In my previous post I wrote that "the soul as the form of the body" is not something of which you can have a mental picture. But that goes for any material substance. "The substantial form of graphite is the substantial form of this graphite substance" doesn't lend itself to a mental picture. Accidental form, or some mode of shape? (Triangularity, a likeness of Socrates?) Those are things that do lend themselves to mental pictures.

    As for thinking making you alive? No, that's not what is being said. You are a (living) human person because (as a formal cause) you have the substantial form of a human being. If your "body" ever undergoes a substantial change (the prime matter that makes it up receives a new form(s)), it would no longer have the form of a human being as its formal cause and you'd be dead. Speaking of "cause" in this way may sound odd, but its part of a shift in thinking away from thinking of cause as just efficient causality, and again, there are justifications for why things like substantial form, prime matter, and hylemorphism are posited that this comment is not going into.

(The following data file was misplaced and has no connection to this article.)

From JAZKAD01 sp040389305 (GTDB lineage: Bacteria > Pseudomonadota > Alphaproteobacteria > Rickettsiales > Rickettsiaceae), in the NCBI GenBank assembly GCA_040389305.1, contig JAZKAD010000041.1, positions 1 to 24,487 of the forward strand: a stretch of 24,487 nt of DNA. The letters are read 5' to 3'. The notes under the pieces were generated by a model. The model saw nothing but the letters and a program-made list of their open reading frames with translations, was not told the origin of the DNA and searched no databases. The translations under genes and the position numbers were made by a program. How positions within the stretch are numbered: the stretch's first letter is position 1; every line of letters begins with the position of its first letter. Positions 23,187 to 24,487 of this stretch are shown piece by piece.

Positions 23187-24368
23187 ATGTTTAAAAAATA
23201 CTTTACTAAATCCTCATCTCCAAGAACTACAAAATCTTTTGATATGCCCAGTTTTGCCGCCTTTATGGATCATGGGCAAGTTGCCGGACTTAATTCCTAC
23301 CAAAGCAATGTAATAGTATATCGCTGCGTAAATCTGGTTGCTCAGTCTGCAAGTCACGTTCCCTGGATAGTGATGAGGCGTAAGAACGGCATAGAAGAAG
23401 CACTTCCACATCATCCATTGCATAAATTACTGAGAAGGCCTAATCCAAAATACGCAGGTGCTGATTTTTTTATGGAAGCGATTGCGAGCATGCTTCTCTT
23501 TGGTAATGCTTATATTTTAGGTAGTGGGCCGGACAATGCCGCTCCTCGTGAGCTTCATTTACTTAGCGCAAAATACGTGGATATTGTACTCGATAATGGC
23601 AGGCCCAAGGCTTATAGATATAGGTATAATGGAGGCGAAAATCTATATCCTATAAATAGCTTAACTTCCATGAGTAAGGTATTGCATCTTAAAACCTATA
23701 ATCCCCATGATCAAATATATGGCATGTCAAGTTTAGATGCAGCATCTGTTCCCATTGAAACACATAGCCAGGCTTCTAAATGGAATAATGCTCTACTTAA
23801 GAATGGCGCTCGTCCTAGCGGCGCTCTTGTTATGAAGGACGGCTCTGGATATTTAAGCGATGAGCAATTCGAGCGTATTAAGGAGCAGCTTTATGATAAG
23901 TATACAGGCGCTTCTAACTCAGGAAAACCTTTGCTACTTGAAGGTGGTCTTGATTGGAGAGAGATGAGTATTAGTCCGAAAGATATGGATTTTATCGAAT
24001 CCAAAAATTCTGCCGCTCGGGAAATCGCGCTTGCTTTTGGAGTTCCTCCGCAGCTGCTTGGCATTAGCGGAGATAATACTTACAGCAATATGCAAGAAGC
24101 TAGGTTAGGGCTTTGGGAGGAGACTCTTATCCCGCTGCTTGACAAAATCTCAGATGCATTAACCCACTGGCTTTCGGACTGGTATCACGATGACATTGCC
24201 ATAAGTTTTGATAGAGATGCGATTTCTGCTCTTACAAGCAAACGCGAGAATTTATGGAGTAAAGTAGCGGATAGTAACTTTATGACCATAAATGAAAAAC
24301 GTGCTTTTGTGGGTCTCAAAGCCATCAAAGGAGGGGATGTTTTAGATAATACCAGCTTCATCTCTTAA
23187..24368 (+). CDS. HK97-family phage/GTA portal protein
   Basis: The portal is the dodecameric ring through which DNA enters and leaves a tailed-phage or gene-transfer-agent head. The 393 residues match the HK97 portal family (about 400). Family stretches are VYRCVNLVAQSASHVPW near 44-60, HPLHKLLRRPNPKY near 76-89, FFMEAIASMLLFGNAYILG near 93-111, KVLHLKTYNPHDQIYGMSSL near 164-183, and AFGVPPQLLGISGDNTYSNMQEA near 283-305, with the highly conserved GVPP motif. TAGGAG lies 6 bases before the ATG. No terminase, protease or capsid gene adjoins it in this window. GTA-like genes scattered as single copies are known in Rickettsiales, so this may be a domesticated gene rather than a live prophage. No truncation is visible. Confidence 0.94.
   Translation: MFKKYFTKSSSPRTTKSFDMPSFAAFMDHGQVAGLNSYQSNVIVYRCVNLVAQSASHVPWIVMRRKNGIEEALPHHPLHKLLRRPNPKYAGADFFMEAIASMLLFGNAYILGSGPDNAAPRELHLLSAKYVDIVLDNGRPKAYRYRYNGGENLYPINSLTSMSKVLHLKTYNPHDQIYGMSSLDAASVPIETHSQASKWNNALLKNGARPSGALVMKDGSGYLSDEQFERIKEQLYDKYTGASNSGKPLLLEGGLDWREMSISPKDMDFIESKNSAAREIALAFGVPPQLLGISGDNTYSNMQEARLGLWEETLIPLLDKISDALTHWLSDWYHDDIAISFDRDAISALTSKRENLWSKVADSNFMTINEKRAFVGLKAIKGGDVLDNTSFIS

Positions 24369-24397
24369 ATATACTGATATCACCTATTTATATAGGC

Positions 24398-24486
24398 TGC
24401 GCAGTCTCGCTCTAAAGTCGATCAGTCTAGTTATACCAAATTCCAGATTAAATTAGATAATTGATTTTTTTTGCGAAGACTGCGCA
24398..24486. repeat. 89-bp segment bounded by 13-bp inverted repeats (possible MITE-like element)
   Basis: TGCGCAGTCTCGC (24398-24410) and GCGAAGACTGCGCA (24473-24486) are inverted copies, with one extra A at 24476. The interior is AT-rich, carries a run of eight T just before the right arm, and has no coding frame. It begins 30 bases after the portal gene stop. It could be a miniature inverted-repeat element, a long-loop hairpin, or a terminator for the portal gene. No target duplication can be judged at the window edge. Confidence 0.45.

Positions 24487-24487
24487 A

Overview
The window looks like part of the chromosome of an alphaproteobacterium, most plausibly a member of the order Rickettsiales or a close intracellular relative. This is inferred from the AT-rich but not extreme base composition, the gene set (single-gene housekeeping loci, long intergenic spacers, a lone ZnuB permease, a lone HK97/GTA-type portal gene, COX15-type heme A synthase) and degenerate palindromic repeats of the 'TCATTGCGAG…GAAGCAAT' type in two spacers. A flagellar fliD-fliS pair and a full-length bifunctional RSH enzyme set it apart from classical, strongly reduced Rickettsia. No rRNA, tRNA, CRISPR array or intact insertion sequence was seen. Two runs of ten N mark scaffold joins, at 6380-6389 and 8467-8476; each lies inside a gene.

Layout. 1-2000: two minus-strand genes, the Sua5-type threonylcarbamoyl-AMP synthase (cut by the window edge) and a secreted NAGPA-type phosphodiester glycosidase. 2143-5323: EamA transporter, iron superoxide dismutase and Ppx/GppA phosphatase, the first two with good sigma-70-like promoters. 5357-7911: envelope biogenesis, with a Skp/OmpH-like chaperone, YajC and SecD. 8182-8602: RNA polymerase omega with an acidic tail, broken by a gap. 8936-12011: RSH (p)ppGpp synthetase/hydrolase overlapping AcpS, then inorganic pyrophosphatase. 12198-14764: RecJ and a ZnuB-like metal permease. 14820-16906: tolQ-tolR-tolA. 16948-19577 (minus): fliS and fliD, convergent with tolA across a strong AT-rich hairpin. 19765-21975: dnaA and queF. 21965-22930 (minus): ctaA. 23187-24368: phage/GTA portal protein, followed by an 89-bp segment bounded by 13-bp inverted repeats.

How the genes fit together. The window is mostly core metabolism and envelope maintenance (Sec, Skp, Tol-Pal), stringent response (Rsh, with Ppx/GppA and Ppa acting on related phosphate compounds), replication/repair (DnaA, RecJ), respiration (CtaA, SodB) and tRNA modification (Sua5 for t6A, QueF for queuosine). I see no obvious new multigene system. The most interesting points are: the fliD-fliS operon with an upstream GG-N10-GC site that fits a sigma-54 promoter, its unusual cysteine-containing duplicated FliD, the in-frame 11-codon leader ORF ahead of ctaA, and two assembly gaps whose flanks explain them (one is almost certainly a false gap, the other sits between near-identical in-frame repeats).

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    1. Wes,

      Thanks very much for your reply. I'm going to ponder it for a while to see what I can get out of it.

      But perhaps you can help me with a follow-up question?

      The reason I mentioned thought in my original question is because I'm aware of arguments stating that we can know that some aspect of a human being is immaterial-or-spiritual (rather than merely material) from the fact that humans can do things which no merely-material object can possibly do, even in principle (e.g. have determined meanings; c.f. Kripke, Ross, the plus/quus thing). And of course the further implication of humans having some non-material aspect is this: Whatever that aspect is, it's something non-composed, so it can't de-compose, and naturally survives death.

      I think I get that argument; and I think I buy it.